Studies in National and International Development


National and International Development

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Terrorist or Refugee? Securitization Meets Humanitarianism in Kenyan Camps

Jennifer Hyndman

Director Centre for Refugee Studies; Professor in Social Science & Geography, York University


What happens when spaces of counterinsurgency and humanitarianism collide? Who is apprehended in such contexts, and how is visibility catalyzed? Twenty-two years after they opened, refugee camps for Somalis in Dadaab, Kenya currently house almost half a million people. Refugees in these camps are not, for the most part, apprehended as humanitarian subjects in Kenyan public discourse or in international media. With the emergency phase over, they do not register on the global scale, and have become the ‘remnants’ of the global polity, the flotsam and jetsam of ongoing conflict in Somalia. And yet in the Kenyan context they are all too visible as potential terrorists, after serial attacks on civilian targets, including the Westgate Mall. The ‘war on terror’ in southcentral Somalia has shifted the ground and recalibrated the meanings of camps and refugees, with Al Shabab (‘the youth’) rebels operating in them. Subjectivity and apprehension are probed in this context.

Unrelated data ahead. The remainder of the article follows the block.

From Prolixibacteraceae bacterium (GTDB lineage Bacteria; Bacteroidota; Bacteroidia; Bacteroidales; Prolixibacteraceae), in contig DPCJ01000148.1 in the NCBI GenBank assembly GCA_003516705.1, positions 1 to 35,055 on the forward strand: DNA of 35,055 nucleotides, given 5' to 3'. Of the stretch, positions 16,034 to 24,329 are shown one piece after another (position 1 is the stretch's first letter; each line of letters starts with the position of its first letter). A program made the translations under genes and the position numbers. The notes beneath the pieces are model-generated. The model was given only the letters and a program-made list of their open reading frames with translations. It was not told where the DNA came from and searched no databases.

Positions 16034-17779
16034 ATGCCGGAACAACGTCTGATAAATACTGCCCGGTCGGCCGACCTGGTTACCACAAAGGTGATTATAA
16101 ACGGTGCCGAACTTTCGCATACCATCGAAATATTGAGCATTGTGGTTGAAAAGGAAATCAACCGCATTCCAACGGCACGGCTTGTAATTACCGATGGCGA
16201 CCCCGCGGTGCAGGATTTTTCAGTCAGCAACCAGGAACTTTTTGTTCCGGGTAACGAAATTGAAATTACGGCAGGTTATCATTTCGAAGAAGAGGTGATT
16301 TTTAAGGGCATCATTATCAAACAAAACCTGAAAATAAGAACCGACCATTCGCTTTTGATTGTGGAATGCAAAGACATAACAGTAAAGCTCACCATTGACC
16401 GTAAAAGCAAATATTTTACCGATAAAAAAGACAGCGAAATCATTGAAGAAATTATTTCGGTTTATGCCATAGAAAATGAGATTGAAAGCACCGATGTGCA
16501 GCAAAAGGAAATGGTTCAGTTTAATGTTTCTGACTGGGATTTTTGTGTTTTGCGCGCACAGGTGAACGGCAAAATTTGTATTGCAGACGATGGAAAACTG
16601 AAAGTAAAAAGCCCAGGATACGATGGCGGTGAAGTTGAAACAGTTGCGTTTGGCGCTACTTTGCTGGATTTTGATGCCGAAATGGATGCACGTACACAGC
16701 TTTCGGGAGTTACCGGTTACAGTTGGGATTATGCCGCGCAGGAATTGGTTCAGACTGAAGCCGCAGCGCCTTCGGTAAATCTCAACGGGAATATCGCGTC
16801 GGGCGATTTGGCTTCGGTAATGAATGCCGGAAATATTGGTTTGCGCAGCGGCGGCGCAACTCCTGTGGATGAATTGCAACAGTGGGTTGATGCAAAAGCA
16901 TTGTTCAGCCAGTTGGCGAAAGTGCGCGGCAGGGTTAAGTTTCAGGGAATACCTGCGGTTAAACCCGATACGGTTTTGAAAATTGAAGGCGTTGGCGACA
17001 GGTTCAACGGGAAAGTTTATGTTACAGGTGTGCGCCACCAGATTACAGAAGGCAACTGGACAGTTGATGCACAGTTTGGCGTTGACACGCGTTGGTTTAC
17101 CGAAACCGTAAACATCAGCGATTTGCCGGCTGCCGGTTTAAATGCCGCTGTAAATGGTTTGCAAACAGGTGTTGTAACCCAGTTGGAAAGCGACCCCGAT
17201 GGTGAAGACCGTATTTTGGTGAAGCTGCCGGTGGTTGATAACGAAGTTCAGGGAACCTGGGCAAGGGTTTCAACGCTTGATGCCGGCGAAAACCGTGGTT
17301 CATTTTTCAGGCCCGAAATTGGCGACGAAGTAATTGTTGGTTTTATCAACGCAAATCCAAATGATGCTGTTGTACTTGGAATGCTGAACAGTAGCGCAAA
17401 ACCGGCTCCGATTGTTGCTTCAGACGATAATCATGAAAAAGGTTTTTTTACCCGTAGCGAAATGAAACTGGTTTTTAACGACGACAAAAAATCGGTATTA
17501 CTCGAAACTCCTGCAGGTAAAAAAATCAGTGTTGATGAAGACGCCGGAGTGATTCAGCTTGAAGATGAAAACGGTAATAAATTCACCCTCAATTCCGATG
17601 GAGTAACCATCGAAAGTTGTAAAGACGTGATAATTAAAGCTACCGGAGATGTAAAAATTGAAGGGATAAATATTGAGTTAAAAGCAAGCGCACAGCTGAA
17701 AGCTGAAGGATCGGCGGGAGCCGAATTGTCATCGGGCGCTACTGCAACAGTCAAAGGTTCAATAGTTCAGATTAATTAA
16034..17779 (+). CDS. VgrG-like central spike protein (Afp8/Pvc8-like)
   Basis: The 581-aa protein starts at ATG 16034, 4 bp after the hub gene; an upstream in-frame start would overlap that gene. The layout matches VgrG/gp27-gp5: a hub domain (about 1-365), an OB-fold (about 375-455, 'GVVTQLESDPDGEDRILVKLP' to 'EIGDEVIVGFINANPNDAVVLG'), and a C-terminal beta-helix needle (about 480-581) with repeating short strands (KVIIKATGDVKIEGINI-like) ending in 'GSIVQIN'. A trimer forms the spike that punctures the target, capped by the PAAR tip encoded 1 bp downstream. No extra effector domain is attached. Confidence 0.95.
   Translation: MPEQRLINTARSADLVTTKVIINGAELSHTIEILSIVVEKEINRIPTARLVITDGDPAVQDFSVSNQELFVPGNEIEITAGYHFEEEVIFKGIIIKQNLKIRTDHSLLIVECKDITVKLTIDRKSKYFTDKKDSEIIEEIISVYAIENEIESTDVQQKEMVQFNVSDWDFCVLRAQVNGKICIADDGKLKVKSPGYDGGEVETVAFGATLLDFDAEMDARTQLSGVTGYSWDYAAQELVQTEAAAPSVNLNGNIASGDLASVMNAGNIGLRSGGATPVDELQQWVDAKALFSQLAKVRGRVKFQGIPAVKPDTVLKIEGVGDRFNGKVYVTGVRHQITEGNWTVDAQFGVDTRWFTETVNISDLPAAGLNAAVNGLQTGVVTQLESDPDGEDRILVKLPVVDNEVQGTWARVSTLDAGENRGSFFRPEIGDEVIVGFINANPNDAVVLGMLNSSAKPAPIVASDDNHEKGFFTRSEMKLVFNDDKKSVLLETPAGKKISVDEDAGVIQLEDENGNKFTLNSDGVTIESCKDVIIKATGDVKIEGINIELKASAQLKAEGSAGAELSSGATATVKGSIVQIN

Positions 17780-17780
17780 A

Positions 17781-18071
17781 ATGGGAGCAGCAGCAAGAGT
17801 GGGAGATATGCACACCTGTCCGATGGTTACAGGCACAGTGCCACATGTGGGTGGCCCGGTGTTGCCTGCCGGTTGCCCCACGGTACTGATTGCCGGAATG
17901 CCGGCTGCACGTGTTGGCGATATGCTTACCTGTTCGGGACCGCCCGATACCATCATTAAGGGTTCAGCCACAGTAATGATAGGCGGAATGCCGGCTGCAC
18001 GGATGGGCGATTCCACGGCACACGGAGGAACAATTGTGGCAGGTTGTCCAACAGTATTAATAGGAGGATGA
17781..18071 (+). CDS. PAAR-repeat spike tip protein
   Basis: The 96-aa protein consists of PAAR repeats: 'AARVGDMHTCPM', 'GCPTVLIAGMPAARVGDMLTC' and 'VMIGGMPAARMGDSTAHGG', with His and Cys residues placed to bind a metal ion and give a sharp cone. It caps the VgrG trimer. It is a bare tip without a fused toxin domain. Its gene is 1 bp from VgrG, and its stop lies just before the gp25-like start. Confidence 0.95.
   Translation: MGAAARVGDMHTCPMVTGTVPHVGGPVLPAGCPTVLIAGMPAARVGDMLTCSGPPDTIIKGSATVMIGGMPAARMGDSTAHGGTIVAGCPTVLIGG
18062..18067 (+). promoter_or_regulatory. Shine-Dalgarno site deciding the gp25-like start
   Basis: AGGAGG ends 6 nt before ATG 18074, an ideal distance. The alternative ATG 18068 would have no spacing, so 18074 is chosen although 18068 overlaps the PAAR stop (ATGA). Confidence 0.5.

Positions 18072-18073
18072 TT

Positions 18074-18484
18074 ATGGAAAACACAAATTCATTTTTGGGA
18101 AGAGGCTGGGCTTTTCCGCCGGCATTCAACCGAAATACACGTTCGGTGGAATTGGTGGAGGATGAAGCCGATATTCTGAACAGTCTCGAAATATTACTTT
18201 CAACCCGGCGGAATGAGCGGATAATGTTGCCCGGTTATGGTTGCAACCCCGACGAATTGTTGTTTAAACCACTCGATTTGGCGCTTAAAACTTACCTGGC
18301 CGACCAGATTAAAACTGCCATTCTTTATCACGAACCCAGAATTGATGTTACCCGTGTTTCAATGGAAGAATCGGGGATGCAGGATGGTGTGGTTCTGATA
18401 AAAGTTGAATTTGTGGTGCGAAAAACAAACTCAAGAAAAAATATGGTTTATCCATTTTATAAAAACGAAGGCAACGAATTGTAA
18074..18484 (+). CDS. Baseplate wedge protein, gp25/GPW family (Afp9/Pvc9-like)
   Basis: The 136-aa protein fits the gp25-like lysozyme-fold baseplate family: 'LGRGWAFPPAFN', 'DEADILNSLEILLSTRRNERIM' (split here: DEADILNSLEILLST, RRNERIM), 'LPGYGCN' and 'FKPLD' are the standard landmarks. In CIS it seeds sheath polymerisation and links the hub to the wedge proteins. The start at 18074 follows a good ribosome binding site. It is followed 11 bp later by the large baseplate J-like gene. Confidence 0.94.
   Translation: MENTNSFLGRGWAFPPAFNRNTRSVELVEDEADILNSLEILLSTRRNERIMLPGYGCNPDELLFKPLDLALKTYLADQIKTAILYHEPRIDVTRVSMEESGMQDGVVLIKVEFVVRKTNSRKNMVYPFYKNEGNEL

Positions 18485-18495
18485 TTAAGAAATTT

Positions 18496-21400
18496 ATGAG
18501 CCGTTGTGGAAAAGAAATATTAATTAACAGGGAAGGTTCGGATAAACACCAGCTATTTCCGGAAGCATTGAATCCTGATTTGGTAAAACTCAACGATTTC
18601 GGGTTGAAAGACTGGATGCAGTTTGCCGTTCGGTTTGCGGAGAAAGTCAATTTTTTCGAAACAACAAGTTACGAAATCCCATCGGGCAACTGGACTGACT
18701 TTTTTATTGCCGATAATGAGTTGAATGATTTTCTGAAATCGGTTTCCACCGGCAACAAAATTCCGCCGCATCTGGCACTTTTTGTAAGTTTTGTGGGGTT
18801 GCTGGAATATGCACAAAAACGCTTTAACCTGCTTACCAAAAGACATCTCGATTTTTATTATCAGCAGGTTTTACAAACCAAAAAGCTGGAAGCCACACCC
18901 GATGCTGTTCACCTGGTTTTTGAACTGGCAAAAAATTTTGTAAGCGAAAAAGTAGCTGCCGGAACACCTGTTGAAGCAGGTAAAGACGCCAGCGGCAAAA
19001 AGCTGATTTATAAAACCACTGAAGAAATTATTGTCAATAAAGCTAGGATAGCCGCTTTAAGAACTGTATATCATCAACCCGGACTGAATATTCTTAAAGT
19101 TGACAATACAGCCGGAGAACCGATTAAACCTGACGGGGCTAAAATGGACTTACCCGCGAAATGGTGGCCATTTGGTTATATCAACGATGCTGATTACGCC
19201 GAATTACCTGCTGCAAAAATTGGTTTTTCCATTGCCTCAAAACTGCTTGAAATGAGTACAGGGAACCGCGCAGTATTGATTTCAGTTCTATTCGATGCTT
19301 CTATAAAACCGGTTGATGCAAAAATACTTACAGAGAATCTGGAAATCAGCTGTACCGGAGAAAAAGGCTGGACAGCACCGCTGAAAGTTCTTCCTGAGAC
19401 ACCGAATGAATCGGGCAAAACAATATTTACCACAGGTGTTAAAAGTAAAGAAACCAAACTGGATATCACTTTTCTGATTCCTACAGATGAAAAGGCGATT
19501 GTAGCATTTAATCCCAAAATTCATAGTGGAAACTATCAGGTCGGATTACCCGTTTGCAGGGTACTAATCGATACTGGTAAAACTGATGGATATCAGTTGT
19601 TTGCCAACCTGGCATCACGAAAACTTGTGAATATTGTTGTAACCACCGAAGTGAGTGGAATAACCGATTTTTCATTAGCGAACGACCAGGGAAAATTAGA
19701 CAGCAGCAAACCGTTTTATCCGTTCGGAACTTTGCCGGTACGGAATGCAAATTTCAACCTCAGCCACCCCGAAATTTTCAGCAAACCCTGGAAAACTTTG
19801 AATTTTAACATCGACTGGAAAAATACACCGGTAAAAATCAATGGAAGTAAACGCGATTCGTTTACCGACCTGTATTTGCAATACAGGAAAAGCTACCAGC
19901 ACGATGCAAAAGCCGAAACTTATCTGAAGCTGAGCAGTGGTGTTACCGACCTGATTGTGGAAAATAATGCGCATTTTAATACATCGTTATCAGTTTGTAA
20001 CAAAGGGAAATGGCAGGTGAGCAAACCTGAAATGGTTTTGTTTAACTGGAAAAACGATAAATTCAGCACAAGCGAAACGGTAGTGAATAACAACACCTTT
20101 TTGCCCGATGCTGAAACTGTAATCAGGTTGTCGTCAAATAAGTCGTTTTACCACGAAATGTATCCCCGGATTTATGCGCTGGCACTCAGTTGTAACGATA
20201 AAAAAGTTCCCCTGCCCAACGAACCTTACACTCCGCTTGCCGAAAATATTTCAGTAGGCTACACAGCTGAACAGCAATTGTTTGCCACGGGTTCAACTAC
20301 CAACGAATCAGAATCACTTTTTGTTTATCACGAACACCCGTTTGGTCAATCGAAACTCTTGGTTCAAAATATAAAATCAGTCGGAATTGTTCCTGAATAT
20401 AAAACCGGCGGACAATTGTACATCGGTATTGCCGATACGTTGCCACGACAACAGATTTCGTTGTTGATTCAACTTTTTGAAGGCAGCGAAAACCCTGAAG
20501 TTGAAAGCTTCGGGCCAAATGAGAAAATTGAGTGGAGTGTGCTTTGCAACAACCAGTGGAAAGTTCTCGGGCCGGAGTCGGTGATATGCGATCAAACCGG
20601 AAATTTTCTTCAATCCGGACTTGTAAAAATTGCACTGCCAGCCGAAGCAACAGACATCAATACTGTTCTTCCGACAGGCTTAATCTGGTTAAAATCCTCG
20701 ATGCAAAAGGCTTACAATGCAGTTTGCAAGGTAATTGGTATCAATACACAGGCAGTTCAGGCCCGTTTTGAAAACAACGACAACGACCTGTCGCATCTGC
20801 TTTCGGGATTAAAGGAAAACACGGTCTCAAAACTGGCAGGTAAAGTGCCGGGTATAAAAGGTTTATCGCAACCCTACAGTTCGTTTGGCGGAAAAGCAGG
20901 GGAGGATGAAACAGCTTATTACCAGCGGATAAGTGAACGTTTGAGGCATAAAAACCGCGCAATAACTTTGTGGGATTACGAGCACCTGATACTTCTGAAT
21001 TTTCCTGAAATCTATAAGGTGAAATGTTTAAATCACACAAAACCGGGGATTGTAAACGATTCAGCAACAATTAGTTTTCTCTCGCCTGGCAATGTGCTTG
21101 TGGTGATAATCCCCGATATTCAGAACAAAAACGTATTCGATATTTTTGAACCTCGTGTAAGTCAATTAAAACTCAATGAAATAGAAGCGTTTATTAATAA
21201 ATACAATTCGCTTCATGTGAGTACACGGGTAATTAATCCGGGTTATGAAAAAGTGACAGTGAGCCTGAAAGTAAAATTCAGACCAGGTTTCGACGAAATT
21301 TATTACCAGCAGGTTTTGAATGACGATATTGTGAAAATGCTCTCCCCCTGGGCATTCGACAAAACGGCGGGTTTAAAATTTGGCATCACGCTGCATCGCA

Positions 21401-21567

Jennifer Hyndman

About the speaker: Jennifer Hyndman is Director of the Centre for Refugee Studies at York University in Toronto, Canada, and Professor in Social Science and Geography there. Her research focuses on humanitarianism and the securitization of forced migration from conflict zones and refugee camps to resettlement in North America. She addresses the intersection of war with the Indian Ocean tsunami and is the author of Dual Disasters: Humanitarian Aid after the 2004 Tsunami (2011), Managing Displacement: Refugees and the Politics of Humanitarianism (University of Minnesota Press, 2000), co-editor of Sites of Violence: Gender and Conflict Zones (University of California Press, 2004).